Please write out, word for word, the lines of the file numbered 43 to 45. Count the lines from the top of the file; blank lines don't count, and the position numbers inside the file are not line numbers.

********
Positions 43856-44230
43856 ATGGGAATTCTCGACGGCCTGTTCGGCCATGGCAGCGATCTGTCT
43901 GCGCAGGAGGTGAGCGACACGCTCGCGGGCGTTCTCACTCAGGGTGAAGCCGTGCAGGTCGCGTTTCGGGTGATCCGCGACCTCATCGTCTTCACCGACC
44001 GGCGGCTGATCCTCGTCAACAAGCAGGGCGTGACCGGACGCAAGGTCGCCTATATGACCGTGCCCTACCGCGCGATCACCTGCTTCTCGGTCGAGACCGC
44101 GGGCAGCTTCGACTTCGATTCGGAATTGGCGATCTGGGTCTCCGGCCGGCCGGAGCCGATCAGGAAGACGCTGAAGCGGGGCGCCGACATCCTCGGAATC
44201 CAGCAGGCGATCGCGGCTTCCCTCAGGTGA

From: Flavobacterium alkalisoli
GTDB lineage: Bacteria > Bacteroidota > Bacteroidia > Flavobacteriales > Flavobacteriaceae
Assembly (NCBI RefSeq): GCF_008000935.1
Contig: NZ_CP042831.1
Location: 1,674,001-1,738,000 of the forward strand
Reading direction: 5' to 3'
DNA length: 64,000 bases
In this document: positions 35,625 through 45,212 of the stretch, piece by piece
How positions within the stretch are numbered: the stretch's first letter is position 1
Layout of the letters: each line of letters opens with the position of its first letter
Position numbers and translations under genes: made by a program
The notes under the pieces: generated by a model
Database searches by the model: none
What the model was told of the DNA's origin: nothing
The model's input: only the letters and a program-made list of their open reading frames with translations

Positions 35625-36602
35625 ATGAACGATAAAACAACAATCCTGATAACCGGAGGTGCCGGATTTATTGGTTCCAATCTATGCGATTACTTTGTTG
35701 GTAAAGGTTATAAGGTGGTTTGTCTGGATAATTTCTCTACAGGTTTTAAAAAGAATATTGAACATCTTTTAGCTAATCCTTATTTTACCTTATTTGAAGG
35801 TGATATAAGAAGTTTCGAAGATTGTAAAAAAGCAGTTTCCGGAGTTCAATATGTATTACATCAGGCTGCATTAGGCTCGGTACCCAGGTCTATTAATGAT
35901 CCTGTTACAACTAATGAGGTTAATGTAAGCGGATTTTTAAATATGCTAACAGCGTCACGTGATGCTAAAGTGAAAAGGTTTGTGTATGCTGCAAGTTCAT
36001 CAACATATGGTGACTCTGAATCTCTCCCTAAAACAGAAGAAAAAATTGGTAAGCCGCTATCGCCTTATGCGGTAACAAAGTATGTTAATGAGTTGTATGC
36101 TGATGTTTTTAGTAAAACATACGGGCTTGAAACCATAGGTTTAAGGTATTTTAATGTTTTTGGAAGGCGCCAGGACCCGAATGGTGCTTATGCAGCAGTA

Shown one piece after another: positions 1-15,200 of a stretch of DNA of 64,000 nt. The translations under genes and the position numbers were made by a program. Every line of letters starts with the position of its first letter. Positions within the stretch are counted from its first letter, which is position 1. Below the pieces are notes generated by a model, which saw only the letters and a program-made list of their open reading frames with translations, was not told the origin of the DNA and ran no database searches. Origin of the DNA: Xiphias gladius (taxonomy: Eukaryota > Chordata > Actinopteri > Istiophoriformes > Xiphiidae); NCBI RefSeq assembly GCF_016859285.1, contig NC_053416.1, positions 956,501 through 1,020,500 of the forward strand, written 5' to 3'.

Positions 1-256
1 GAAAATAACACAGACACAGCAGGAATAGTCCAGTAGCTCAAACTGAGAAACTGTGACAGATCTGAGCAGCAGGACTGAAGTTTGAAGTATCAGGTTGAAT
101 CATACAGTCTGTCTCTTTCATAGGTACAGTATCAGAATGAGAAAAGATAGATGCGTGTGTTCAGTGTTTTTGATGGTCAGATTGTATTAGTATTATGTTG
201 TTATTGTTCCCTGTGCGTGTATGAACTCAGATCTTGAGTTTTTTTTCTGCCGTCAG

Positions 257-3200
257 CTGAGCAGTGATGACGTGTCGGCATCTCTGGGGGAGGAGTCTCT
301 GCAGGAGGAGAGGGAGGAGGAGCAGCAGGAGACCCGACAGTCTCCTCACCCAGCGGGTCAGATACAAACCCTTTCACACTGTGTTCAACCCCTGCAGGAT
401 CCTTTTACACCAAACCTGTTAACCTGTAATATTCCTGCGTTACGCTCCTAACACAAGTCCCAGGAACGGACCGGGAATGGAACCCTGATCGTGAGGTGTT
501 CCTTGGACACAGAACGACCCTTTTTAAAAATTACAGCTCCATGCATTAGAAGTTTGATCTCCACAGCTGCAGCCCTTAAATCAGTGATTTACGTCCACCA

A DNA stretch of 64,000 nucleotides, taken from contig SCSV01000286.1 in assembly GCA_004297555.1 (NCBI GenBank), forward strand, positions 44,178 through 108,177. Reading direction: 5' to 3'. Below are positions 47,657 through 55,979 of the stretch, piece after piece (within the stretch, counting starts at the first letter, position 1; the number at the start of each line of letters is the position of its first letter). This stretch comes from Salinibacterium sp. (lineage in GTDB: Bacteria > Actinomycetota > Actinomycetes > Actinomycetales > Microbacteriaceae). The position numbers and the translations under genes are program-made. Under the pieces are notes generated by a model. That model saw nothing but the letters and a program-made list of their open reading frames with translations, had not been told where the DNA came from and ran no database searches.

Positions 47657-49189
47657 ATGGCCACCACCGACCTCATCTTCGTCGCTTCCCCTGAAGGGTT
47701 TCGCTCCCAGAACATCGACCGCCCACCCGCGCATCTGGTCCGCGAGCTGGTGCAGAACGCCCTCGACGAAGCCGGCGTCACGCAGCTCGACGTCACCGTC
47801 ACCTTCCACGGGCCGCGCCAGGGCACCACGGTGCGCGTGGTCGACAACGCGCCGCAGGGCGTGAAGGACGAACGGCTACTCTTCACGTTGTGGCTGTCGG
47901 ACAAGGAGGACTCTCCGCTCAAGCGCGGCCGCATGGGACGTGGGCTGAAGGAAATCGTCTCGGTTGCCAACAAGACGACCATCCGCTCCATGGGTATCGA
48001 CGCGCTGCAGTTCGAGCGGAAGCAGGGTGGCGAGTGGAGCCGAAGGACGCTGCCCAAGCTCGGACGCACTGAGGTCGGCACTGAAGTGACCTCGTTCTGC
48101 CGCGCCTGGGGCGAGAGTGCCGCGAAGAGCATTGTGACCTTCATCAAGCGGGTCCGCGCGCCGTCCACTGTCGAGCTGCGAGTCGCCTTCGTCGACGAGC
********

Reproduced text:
47801 ACCTTCCACGGGCCGCGCCAGGGCACCACGGTGCGCGTGGTCGACAACGCGCCGCAGGGCGTGAAGGACGAACGGCTACTCTTCACGTTGTGGCTGTCGG
47901 ACAAGGAGGACTCTCCGCTCAAGCGCGGCCGCATGGGACGTGGGCTGAAGGAAATCGTCTCGGTTGCCAACAAGACGACCATCCGCTCCATGGGTATCGA
48001 CGCGCTGCAGTTCGAGCGGAAGCAGGGTGGCGAGTGGAGCCGAAGGACGCTGCCCAAGCTCGGACGCACTGAGGTCGGCACTGAAGTGACCTCGTTCTGC